One of the most challenging (maddening?) aspects of the Internet has been figuring out which business models really work in the long run. Many supposedly smart people have come up with many supposedly surefire answers to this challenge. 2000 will likely go down as the year when many of these people were very much humbled.
One of the new “marketing realities” of the Internet was supposed to be the inexorable movement away from traditional middlemen — travel agents, stockbrokers, and auto dealers. These old-time middlemen were supposed to be replaced by a new breed of virtual Internet businesses. Their models would be based on the fact that the Internet drastically lowers the costs associated with putting buyers and sellers together and that the old middleman models are untenable.
But alas, things aren’t working out quite as predicted. Yes, many of the Internet middlemen, such as Travelocity.com and E*Trade, have thrived. But increasingly, they are under fire. Priceline.com is a prime example. Its gasoline and grocery buying services have collapsed, and even its original airline ticket service is under pressure.
A recent special Wall Street Journal section (October 23, 2000) on e-commerce vividly chronicled the extent of the problems facing the new-age middlemen. For example, the world of real estate was supposed to be revolutionized by online home searches and mortgage originations. It turns out that though many buyers scan the web for home information, most deals are still done through traditional real estate agents. And fewer than two percent of mortgages were originated on the web last year. The business of marketing IPOs via the Internet turns out to be a huge bust for most consumers, with only 10 to 20 percent of shares offered winding up in the hands of online firms.
But perhaps the most vivid example of how badly online middlemen are stumbling is in auto sales. The Wall Street Journal chronicled the case of the owner of an East Coast auto dealership chain (with more than $400 million annual revenue) that tried the major online services, such as autobytel.com, DriveOff.com, and CarPoint. The dealership has since canceled its deals with all of them. It continues to work with AutoVantage.com, cars.com, and InvoiceDealers.com but finds its closing ratios on leads produced by each are less than half those from leads produced by its own web site. As a consequence, the owner predicts that the remaining three will be gone before long, and he will instead rely solely on promoting his own web site. This old-line middleman will have co-opted the new technology to maintain and grow his position in the marketplace.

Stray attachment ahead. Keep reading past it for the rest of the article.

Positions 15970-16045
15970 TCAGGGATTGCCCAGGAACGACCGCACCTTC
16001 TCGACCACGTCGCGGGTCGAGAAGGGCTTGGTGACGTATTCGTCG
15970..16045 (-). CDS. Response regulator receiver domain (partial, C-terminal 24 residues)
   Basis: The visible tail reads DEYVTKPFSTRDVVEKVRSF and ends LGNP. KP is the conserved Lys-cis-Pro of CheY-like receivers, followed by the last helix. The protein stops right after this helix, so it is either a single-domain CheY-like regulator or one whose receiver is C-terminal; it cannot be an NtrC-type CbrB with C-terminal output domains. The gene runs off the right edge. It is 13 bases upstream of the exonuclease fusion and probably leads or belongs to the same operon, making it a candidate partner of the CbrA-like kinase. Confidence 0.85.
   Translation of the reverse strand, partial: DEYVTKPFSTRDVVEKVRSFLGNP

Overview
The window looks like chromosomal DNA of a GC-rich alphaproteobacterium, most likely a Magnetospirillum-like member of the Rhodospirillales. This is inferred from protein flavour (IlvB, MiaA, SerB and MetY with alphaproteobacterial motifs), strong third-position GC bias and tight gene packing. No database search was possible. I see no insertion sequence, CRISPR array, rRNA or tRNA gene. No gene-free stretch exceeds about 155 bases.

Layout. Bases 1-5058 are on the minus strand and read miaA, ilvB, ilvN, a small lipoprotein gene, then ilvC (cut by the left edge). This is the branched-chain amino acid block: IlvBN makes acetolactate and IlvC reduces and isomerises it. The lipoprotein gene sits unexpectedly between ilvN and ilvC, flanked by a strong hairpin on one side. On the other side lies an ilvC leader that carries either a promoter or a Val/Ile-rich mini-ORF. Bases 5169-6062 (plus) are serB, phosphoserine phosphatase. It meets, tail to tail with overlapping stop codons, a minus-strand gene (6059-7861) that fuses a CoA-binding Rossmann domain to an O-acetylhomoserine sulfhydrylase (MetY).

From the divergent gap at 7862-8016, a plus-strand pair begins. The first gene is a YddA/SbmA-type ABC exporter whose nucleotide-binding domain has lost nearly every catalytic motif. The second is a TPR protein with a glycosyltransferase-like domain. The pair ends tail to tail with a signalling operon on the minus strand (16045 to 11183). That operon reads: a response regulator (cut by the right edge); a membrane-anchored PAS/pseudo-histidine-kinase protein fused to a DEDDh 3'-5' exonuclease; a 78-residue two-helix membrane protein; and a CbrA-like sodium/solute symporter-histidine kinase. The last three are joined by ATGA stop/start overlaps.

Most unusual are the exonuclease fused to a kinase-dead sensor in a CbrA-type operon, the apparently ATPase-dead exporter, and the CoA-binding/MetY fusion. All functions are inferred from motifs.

What’s gone wrong with the new-age middlemen? It partly comes down to dollars and cents. Even though the Internet businesses promised lower-cost sales than through conventional means, the brick-and-mortars are increasingly discovering that such promises aren’t being kept. In fact, they’re discovering something quite startling: They can use the same techniques as new-age middlemen and get better results.
But it also comes down to control. The brick-and-mortars are discovering that when they do online marketing, they keep control over the message, marketing program, and customer. Control is very important, be it for a manufacturer, customer, or middleman. Thus, aviationX Inc., a web company that hoped to be the middleman for airlines and their suppliers, had to bow out when giant aerospace companies such as Boeing, Lockheed Martin, and Raytheon formed their own online exchange and were soon joined by the major airlines.
One of the things that the online middlemen may have underestimated was the extent to which the traditional middlemen would fight to maintain their traditional roles and traditional manufacturers and retailers would fight to increase their control of the marketing and sales process. Thus, we’ve seen the major airlines try to muscle aside conventional travel agents by cutting commissions to the agents and selling tickets directly to consumers.
Clearly, the Internet is shaking up the supply chains in many industries. It’s just not shaking things up exactly the way the Internet upstarts always expected. Their challenge is actually the challenge being placed on every middleman, whether on- or offline: Prove your worth. Proving your worth usually has little to do with developing cool technology but means demonstrating old-fashioned marketing value over and above what the brick-and-mortars can accomplish themselves.
The value may differ from industry to industry. In one industry, it may mean delivering low-cost leads. In another, it may mean demonstrating a special closeness to end users. Whatever it is, it should be something that can be clearly articulated to key constituencies.